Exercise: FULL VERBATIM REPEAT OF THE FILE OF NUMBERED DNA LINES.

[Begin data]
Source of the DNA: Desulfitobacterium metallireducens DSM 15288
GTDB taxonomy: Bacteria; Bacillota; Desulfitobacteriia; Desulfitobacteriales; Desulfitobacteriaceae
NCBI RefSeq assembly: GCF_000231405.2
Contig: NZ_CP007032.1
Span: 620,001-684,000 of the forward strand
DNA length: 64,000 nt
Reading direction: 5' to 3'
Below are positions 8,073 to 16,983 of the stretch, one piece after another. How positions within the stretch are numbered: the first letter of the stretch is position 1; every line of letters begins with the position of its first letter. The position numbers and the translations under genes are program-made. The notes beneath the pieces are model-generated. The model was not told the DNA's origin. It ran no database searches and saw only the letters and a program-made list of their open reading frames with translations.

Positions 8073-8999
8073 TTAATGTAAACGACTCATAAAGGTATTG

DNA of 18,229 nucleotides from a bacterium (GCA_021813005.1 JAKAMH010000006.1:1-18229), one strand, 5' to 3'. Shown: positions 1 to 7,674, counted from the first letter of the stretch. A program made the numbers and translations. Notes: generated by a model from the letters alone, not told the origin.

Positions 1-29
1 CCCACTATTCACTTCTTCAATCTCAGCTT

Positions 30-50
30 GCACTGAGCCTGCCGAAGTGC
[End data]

Source of the DNA: Desulfitobacterium metallireducens DSM 15288
GTDB taxonomy: Bacteria; Bacillota; Desulfitobacteriia; Desulfitobacteriales; Desulfitobacteriaceae
NCBI RefSeq assembly: GCF_000231405.2
Contig: NZ_CP007032.1
Span: 620,001-684,000 of the forward strand
DNA length: 64,000 nt
Reading direction: 5' to 3'
Below are positions 8,073 to 16,983 of the stretch, one piece after another. How positions within the stretch are numbered: the first letter of the stretch is position 1; every line of letters begins with the position of its first letter. The position numbers and the translations under genes are program-made. The notes beneath the pieces are model-generated. The model was not told the DNA's origin. It ran no database searches and saw only the letters and a program-made list of their open reading frames with translations.

Positions 8073-8999
8073 TTAATGTAAACGACTCATAAAGGTATTG

DNA of 18,229 nucleotides from a bacterium (GCA_021813005.1 JAKAMH010000006.1:1-18229), one strand, 5' to 3'. Shown: positions 1 to 7,674, counted from the first letter of the stretch. A program made the numbers and translations. Notes: generated by a model from the letters alone, not told the origin.

Positions 1-29
1 CCCACTATTCACTTCTTCAATCTCAGCTT

Positions 30-50
30 GCACTGAGCCTGCCGAAGTGC